ST. PAUL, Minn. (WCCO) — Members of the Minnesota House and Senate racked up almost $2 million dollars in extra pay last year — over and above their legislative salaries.

It came in the form of daily expense payments called “per diem”, totalling $1,925,621 in public funds during 2015.

Minnesota lawmakers haven’t had a pay hike since 1999 — they haven’t voted to give themselves a raise because of the political controversy it generates. But per diem payments can significantly boost a lawmaker’s salary — as much as 50 percent.

Minnesota’s part-time lawmakers get paid $31,141 a year, plus expenses — up to $86 a day in the Senate, and $66 in the House. Lawmakers are entitled to per diem seven days a week during the legislative session, even when they’re not at the Capitol.

Minnesota House members got got an average of $8,496 in extra pay, per legislator last year. In the Senate, it was $11,746 extra. That’s with no receipts, and no questions asked.

In the Senate, two Twin Cities lawmakers received the most per diem: Republican Minority Leader David Hann ($16,426), and Minneapolis Democrat Jeff Hayden ($16,082).

In the House, it’s Republican Speaker Kurt Daudt ($13,398), and St. Paul Democrat Alice Hausman ($10,494).

The annual per diem payments also count toward a lawmaker’s pension, but that’s not the only extra compensation they’re getting.

On top of salary and per diem there is:

  • Separate money for travelling inside their districts.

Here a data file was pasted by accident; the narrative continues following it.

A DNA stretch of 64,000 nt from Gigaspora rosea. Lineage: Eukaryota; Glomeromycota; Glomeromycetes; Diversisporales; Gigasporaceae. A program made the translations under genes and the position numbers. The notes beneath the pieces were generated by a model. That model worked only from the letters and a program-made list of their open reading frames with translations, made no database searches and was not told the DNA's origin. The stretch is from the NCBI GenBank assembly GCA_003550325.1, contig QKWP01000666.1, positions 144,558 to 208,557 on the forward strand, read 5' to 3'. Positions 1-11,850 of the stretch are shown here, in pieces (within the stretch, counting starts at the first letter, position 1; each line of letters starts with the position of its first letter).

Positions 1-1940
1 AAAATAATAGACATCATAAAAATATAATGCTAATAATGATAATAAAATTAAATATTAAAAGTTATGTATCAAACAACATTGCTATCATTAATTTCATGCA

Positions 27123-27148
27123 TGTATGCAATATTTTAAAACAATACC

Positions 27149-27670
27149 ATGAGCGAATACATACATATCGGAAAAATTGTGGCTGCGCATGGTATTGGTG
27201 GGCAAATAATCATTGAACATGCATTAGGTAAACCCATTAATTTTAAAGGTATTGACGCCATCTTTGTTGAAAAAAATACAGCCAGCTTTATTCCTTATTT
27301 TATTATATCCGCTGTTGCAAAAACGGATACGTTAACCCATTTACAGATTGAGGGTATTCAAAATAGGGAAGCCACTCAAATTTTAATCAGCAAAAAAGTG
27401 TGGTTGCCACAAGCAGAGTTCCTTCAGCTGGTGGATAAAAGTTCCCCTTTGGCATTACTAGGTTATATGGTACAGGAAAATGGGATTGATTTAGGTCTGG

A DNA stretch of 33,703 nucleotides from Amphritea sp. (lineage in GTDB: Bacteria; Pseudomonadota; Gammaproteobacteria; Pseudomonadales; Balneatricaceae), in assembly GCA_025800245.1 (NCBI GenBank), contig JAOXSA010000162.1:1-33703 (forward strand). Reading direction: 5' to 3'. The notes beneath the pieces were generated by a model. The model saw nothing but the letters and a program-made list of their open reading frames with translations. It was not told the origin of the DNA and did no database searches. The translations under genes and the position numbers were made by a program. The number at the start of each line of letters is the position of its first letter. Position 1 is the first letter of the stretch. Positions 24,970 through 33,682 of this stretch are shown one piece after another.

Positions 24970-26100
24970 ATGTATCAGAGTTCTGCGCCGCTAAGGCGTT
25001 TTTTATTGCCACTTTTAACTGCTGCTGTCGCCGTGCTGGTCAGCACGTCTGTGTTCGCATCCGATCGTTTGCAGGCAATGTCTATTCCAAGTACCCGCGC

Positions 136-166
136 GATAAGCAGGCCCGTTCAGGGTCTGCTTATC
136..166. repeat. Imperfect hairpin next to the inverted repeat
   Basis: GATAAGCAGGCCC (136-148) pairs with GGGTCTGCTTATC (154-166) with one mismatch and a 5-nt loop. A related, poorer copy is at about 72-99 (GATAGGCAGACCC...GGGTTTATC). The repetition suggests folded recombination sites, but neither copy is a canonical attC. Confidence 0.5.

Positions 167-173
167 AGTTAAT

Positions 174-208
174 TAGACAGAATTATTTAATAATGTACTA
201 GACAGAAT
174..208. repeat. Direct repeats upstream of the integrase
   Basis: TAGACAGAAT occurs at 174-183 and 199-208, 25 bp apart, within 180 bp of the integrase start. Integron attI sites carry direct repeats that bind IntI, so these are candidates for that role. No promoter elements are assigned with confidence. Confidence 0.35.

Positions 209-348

• Mileage to and from the Capitol.
  • And for outstate lawmakers: $1500 a month for housing– all year long– even though the legislature only meets a few months every year.

Minnesota lawmaker $31,141 salaries and up to $86 per diem are roughly in the middle of salaries for lawmakers in the Upper Midwest.

Here’s a look at other states:

  • Iowa $25,000 / $159 per diem
  • North Dakota $0 / $167 per diem
  • South Dakota $6,000 / $129 per diem
  • Wisconsin $50,090 / $88 – $138 per diem

Because of the controversy surrounding pay hikes, Minnesota voters may ultimately decide what to do. Lawmakers have approved a Constitutional Amendment to place on the 2016 election ballot which would create an independent pay commission which would have the authority to set pay hikes for public officials.

Read the full reports:
House | Senate

Pat Kessler

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